Not much to report today, as I was sleeping a bit too much to have time to really start anything. So instead, random updates related to Italian:
- After about 7 weeks, I am at a basic (basic basic, and I cannot stress that enough) conversational level. My Italian class is somehow behind all the other Italian classes, but one of my goals this week is to look through some grammar books on my own and see if I can’t speed up the process a little, because I would really like to improve my speaking confidence. That’s not to say I can’t already speak (to a certain extent), but the only *real* win right now is how much I’m able to understand.
- Example: The other day I decided to break out an old Josh Groban album to see if I could make out the meaning of the songs that were in Italian. And I absolutely could (\o/).
- On one hand, this is exhilarating; most of the words came easily, and this feels like a huge step forward. On the other hand, it’s kind of wrecked these songs for me, as the actual lyrics are so incredibly intense and sappy that it’s really hard to listen to them without laughing: “I breathe you in the universe” / “I will live for you” / “Love will win!!” / etc., it’s all rather unfortunate : )
- The big reason I’m proud of my level of comprehension is that I’ve never studied a romance language before. Unlike many students here who have taken French or Spanish, and unlike the Brazilian girl who lives with us who speaks both Portuguese and French, I’ve got no familiarity bells whatsoever rung by the words I hear. Absolutely everything is new, and I think that in light of that I’m taking it all in at a fairly decent rate of absorption.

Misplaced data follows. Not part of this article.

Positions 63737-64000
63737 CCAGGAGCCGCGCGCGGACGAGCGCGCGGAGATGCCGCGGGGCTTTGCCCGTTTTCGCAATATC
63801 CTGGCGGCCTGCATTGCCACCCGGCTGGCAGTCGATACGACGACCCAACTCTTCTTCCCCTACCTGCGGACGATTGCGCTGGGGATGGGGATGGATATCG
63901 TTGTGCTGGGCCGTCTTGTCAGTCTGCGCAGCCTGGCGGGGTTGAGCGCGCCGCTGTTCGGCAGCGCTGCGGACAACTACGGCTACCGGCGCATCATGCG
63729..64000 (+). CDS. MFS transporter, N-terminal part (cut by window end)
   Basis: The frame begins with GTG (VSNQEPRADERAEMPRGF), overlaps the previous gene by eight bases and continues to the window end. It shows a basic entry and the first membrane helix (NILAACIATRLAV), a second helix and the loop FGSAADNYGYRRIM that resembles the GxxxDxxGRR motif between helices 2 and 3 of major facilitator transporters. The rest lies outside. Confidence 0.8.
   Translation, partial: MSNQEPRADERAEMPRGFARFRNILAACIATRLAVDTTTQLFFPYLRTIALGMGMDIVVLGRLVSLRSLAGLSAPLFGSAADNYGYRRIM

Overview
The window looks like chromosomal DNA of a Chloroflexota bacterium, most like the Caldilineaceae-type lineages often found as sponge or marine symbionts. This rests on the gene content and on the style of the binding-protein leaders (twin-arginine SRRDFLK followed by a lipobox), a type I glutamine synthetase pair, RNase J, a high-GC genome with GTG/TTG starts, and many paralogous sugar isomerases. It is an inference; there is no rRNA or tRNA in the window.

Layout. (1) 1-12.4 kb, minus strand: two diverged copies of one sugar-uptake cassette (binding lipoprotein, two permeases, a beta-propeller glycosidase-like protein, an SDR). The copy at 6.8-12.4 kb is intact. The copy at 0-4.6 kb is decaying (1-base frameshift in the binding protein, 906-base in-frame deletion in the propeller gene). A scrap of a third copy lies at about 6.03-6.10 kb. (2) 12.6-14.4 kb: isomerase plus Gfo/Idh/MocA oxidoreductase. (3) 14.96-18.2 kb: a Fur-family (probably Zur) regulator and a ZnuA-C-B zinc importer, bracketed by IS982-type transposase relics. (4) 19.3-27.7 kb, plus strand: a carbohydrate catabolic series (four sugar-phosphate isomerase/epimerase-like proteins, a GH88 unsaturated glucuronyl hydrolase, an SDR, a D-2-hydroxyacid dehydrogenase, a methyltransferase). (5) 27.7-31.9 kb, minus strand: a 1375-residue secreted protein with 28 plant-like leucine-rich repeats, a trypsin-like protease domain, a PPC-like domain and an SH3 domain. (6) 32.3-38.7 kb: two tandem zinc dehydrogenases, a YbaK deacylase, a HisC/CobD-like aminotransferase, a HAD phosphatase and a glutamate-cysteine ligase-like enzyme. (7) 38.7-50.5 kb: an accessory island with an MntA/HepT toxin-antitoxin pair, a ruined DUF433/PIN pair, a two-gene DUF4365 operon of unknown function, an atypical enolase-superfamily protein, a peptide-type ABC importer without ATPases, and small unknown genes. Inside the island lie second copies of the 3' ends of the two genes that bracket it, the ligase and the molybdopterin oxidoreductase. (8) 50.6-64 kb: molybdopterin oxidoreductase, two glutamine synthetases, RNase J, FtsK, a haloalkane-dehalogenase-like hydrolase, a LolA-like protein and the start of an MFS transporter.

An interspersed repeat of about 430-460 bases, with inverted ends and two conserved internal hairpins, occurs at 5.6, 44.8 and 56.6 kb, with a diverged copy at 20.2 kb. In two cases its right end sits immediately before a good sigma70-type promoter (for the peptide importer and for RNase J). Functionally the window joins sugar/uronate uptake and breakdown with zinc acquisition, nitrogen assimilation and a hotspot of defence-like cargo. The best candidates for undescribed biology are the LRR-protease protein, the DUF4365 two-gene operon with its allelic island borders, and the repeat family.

- Be that as it may, though, the nice thing about learning a language in the place where it’s spoken is that it is absolutely impossible to get a big head about your progress. One moment you step out into the world feeling confident and on top of things, and then the cashier uses a word for ‘sack’ that you’ve never heard before. *sigh,* hello again humility.
The other day, learned a new word in Italian — ‘bruciare,’ and it means to burn. Immediately after this, learned a new word in English — ‘extradiegetic,’ and it means existing outside the narrative reality.
I will have to be working on that gap in my vocabularies.